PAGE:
Originally, quickly meant either less than or no more than four years. But in 2012, it meant yet another four. Now, in 2016, those people stand at a threshold that, in their view, presents a chance for everything to go right again, for the world to be returned to its rightful owners.

Of course, to their great fear, there’s a chance for it to head to even greater disarray.

How can these people possibly perceive even greater disorder? Think of how often we throw around the phrase the most powerful man in the world to describe the President of the United States.

The phrase is significant to our collective consciousness. Part of the problem is that  we think in hierarchies, but for the sake of my example, let’s take it at face value and agree that, indeed, the President of the United States is the most powerful. Think for a moment, then, of what it will mean when the planet’s most powerful individual is a woman.

Germany and The United Kingdom and Lithuania and Austria and San Marino and Liberia and Georgia and Argentina and Costa Rica and Brazil and Switzerland have selected women heads of state. But those elections of women did not require the key phrase to be revised. How would we revise it? The most powerful woman in the world, spoken today, has a ring only slightly different from the world’s greatest female athlete. Both phrases assume there is someone greater and more powerful, and that person is most definitely male. But if we say the most powerful person in the world and end up meaning she’s a woman, the panicked see their order of things fall further apart.

Americans love power and success perhaps more than anything else. One person might have a high level of skill in something, but they won’t matter to anyone until they have presented success. Success is always money, as money determines one’s ability to impose or influence. You might be benevolent or evil, but in America you are only real and worthy when you’ve got enough power.

We don’t hate cons. In fact, we’re almost forced to love them. I am among those Americans who work in a place that’s pretending to be one thing (a college) but is actually another (a business). Others of us sell a product nobody needs, a tool or gizmo we know harms much more than it aids. Selling something, from a drug to a “service” or “course” is its own justification. And the more of it we sell, no matter the method or outcome, the more successful we are. The best sentence is the one bought more often than any.

That explains, partially, the appeal of a wealthy yet blatantly sexist fiend and con. But his act is only part of the gig. Alongside it stands a test of our collective identity. Sure…some people are voting against Clinton because they have some set of immovable reasons that have less to do with the fiend and more to do with how they perceive her nature. I’m driving at a larger sociological point: People are fine, to a degree, with a powerful woman, but they’ve never been faced with the prospect of her being the most powerful person of all. Electing Hillary Clinton to America’s highest office—a woman, mind you, more prepared than any candidate running in my lifetime, far better prepared than Obama was the first time around—would require us to rewrite the descriptive phrase.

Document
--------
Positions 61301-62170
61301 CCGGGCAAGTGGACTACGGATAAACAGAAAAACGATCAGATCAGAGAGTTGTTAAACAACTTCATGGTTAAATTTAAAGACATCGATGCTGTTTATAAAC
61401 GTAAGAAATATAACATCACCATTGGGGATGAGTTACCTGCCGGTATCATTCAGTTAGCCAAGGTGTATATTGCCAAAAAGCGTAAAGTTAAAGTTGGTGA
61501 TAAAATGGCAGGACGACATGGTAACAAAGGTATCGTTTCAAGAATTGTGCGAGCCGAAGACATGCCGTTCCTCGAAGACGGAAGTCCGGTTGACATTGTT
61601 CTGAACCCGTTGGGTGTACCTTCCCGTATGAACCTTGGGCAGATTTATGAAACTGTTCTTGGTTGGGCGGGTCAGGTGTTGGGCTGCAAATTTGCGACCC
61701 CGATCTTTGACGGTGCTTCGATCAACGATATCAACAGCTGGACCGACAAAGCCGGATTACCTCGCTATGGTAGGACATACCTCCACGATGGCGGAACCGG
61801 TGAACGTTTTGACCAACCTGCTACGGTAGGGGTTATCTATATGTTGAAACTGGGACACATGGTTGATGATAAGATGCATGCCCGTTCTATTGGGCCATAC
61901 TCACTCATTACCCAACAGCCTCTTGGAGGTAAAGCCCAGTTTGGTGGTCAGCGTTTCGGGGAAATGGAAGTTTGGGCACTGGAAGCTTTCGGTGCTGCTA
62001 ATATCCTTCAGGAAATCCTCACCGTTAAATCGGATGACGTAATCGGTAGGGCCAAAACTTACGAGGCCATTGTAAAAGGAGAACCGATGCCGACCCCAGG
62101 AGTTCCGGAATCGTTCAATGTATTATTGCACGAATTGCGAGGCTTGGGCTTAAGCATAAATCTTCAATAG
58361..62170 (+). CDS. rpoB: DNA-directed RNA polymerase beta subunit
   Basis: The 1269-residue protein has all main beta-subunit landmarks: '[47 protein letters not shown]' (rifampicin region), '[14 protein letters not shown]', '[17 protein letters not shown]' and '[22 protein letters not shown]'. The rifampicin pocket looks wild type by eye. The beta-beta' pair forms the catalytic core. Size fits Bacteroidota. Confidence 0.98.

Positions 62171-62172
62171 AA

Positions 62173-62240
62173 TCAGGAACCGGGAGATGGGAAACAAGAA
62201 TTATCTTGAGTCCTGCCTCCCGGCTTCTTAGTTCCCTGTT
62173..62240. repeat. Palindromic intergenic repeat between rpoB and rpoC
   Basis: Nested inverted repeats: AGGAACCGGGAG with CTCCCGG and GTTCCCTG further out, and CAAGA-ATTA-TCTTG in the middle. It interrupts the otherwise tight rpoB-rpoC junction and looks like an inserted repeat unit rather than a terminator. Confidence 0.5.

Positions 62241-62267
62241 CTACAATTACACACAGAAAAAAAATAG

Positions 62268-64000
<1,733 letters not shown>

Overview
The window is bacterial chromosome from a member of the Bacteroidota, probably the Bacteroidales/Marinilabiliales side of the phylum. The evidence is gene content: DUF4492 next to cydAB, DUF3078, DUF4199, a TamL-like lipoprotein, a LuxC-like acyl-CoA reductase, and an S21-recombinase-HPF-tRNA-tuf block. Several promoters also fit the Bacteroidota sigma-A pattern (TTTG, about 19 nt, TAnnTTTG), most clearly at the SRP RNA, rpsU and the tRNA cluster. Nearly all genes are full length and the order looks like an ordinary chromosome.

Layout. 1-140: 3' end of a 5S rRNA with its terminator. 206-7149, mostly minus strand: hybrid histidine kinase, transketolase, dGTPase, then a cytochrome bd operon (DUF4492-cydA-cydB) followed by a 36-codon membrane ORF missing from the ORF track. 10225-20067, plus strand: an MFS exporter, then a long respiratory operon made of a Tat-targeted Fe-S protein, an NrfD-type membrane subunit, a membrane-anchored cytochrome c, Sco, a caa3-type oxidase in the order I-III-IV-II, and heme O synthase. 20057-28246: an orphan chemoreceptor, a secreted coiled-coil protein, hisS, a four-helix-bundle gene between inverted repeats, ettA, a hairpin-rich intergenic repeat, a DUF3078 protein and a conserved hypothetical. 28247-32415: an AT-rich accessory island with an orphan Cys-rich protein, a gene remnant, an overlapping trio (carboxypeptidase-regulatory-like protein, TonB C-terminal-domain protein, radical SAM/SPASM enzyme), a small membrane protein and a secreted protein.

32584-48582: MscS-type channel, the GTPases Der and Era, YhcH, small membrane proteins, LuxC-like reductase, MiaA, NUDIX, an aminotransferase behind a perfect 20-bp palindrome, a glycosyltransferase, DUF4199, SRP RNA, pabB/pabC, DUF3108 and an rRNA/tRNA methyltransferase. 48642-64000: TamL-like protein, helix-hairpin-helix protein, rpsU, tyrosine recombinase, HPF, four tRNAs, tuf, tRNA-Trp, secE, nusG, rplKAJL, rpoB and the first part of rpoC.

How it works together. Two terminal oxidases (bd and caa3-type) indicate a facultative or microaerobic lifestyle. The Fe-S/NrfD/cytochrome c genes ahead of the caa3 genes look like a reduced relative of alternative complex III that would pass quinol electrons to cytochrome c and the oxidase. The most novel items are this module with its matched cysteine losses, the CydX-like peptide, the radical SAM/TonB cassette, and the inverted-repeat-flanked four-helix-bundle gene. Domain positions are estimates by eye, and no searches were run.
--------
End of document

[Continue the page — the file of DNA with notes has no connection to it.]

To what consequence? The revision would push us further towards thinking not of people as men but of women as people. Quite naturally, it would also require us to rethink our concept of power. Let’s not pretend huge numbers of Americans are not prepared for either shift. Like their candidate, they like to settle things without any admission of guilt.

 

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Photo: Mural, East Garfield Boulevard, Chicago, IL


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Next appearances: City Lit Books and Volumes

If you’ve not yet had a chance to hear me read, or you would like to buy a copy of my book from me personally, have it signed, this week is your chance.

I’ll be appearing at two of the best bookstores in America: City Lit Books in Logan Square, Chicago, and Volumes Book Cafe in Wicker Park, also Chicago.

At City Lit, I’ll be reading as part of the Logan Salon Series with the likes of Rachel Slotnick (the visual artist/poet responsible for the stunning mural near the Logan Square “L” stop), Mark Magoon and Ralph Hamilton.  I’m the only author of prose at this reading, so I’ll try to compliment these fine writers by reading a lyrical section of The Fugue, one I’ve never read in public before.

At Volumes, as part of Independent Bookstore Day, I’ll be selling copies of The Fugue between 1:00-3:00, and I’ll probably stick around afterwards to help support other writers. I’m very excited to team up with Volumes, about whom The Chicago Review of Books raved.

Except for a reading in May, these will be my last appearances in Chicago until the summer, as I’m going to Europe for a few weeks to shut my busy ass down.

Logan Salon Series: April 28, 6:30, City Lit Books, 2523 N Kedzie, Chicago